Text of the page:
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In the worst inn's worst room, with mat half-hung, The floors of plaister, and the walls of dung, 300 On once a flock-bed, but repair'd with straw, With tape-tied curtains, never meant to draw, The George and Garter dangling from that bed Where tawdry yellow strove with dirty red, Great Villiers lies—alas ! how chang’d from him, 305 That life of pleasure, and that soul of whim! Gallant and gay, in Cliveden's proud alcove, The bower of wanton Shrewsbury and love;



two extraordinary persons naturally leads the Poet into this reflection, truly humane, however ludicrously as well as ironically expressed :

Say, for such worth, are other worlds prepar'd ?

Or are they both, in this, their own reward ?” And now, as if fully determined to resolve this doubtful question, he assumes the air and importance of a Professor, ready addressed to plunge himself into the very depths of Theology :

" A knotty point! to which we now proceed_" when, on a sudden, the whole sense is changed,

“ But you are tir'd—I'll tell a tale.- -Agreed.” And thus, by the most easy transition, we are come to the concluding doctrine of his poem.

Ver. 305. Great Villiers lies-] This Lord, yet more famous for his vices than his misfortunes, having been possessed of about 50,0001. a-year, and passed through many of the highest posts in the kingdom, died in the year 1687, in a remote inn in Yorkshire, reduced to the utmost misery.-Pope.

" When this extraordinary man, with the figure and genius of Alcibiades, could equally charm the presbyterian Fairfax, and the dissolute Charles ; when he alike ridiculed that witty king, and his solemn chancellor ; when he plotted the ruin of his country with a cabal of bad ministers ; or, equally unprincipled, supported its cause with bad patriots; one laments that such parts should have been devoid of every virtue. But when Alcibiades turns chymist ; when he is a real bubble, and a visionary miser ; when ambition is but a frolic ; when the worst designs are for the foolishest ends ; contempt extinguishes all reflections on his character. The portrait of this duke has been drawn by four masterly hands : Burnet has hewn it with a rough chisel : Count Hamilton touched it with that slight delicacy that finishes while it seems to sketch : Dryden catched the living likeness : Pope completed the historical resemblance. Yet the abilities of this Lord appear in no instance more amazing, than that being exposed by two of the greatest Poets, he has exposed one of them ten times more severely. Zimri is an admirable portrait ; but Bayes an original creation. Bryden satirized Buckingham ; but Villiers made Dryden satirize himself.” Catalogue of Noble Authors, vol. ii. p. 77.Warton.

Ver. 307. Cliveden) A delightful palace, on the banks of the Thames, built by the Duke of Buckingham.--- Pope.

Ver. 308. Shrewsbury] The Countess of Shrewsbury, a woman aban

Or just as gay, at council, in a ring
Of mimic statesmen, and their merry king.

No wit to flatter, left of all his store !
No fool to laugh at, which he valued more.
There, victor of his health, of fortune, friends,
And fame, this lord of useless thousands ends.

His Grace's fate sage Cutler could foresee, 315 And well (he thought) advis’d him, “ Live like me." As well his Grace replied: “Like you, Sir John? That I can do, when all I have is gone.” Resolve me, Reason, which of these is worse, Want with a full, or with an empty purse ? 320 Thy life more wretched, Cutler, was confess’d; Arise, and tell me, was thy death more bless'd ? Cutler saw tenants break, and houses fall, For very want; he could not build a wall.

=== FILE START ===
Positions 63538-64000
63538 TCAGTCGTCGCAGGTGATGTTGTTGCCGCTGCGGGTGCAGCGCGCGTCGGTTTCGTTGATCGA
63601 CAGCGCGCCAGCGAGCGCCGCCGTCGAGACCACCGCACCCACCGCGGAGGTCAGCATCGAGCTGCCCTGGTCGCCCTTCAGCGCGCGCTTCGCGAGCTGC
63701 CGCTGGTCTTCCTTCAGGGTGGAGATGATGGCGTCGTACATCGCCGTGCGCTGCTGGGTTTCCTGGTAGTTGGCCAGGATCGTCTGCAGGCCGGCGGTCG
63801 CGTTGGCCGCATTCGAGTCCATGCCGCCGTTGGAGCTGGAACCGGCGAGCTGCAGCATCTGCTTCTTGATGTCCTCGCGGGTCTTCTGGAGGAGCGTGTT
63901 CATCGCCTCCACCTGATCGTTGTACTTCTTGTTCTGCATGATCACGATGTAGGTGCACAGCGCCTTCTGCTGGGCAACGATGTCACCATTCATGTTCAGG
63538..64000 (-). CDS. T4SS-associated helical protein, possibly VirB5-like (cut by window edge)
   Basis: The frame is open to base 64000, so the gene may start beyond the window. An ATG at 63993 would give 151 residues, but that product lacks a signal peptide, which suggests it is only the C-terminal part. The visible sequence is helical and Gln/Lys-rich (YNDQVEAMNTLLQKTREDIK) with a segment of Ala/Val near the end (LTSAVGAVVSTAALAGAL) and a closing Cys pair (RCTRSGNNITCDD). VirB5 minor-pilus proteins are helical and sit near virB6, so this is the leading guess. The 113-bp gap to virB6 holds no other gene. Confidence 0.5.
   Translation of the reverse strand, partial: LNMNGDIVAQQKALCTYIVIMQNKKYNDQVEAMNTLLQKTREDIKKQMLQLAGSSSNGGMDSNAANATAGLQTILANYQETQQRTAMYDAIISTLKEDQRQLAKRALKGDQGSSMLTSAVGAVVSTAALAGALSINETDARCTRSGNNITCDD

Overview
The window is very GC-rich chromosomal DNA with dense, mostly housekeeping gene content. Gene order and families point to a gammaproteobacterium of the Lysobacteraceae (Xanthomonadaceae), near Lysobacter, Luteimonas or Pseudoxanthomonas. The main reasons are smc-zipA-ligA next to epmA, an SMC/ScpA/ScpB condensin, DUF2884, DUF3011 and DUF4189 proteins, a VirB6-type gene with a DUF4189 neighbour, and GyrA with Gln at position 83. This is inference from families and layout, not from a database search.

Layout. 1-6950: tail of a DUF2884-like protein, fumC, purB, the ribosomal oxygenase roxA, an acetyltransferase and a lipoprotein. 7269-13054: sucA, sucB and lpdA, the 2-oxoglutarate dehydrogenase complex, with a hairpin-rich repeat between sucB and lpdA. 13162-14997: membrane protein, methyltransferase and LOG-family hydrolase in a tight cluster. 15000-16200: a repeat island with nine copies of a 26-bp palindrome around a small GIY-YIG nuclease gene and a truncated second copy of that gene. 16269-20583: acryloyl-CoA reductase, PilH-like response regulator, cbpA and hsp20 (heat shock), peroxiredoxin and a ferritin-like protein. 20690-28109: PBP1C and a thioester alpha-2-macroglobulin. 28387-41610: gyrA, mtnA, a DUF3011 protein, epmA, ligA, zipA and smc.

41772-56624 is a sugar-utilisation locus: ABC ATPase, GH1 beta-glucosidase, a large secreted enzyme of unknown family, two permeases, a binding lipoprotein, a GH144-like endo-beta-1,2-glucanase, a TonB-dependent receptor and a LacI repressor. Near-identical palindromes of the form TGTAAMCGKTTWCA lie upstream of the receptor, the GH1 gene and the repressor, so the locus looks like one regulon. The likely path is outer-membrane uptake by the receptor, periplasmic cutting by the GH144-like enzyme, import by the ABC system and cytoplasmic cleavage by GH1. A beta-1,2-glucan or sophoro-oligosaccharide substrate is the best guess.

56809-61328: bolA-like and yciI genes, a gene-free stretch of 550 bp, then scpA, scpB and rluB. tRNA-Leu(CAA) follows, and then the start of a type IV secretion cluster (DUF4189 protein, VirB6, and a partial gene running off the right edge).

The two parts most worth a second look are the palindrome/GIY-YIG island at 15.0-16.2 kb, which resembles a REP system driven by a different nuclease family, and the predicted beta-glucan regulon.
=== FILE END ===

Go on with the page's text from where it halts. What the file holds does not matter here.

doned to gallantries. The Earl her husband was killed by the Duke of Buckingham in a duel ; and it has been said, that during the combat she held the Duke's horses in the habit of a

page.- Pope. Ver. 308. The bower] This very infamous Countess of Shrewsbury was eldest daughter of Robert Brudenel, Earl of Cardigan. Her husband was killed March 16, 1667. She afterwards married George Rodney Bridges, Esq. second son of Sir Thomas Bridges of Keynsham in Somersetshire, Knt. and died April 20, 1702. The noble house of Cliveden, so delightfully and superbly situated on the banks of the Thames, which had been the residence of Frederick Prince of Wales, who lived in it for many years with a proper dignity and magnificence, attended by many of the first geniuses of the age, was unfortunately burnt to the ground in May, 1795, and nothing of its elegant furniture preserved from the flames but the fine tapestry that represented the Duke of Marlborough’s victories. The beautiful Mask of Alfred was written and acted at Cliveden in 1744. In the duel mentioned above, the Duke of Buckingham had for his two seconds, Captain Holmes and Mr. Jenkins. The Earl of Shrewsbury's seconds were Sir John Talbot of Laycock, and Mr. Bernard Howard. The Duke of Buckingham mortally wounded the Earl.-Warton.

Ver. 312. No fool to laugh at, which he valued more.] That is, he liked disguised flattery better than the more direct and open. And no wonder, a man of wit should have this taste. For the taking pleasure in fools for the sake of laughing at them, is nothing else but the complaisance of flattering ourselves, by an advantageous comparison which the mind makes between itself and the object laughed at. Hence too, we may see the reason of men's preferring this to every other kind of flattery. For we are always inclined to think that work done best which we do ourselves.- Warburton.

His only daughter in a stranger's power,

325 For very want; he could not pay a dower. A few grey hairs his reverend temples crown'd; 'Twas very want that sold them for two pound. What, even denied a cordial at his end, Banish'd the doctor, and expelld the friend? 330 What but a want, which you perhaps think mad, Yet numbers feel, the want of what he had ! Cutler and Brutus, dying, both exclaim, “ Virtue! and wealth! what are ye but a name !" Say, for such worth are other worlds prepard ? 335 Or are they both, in this, their own reward ? A knotty point! to which we now proceed. But you are tir'd - I'll tell a tale.-B. Agreed. P. Where London's column, pointing at the skies, Like a tall bully, lifts the head and lies;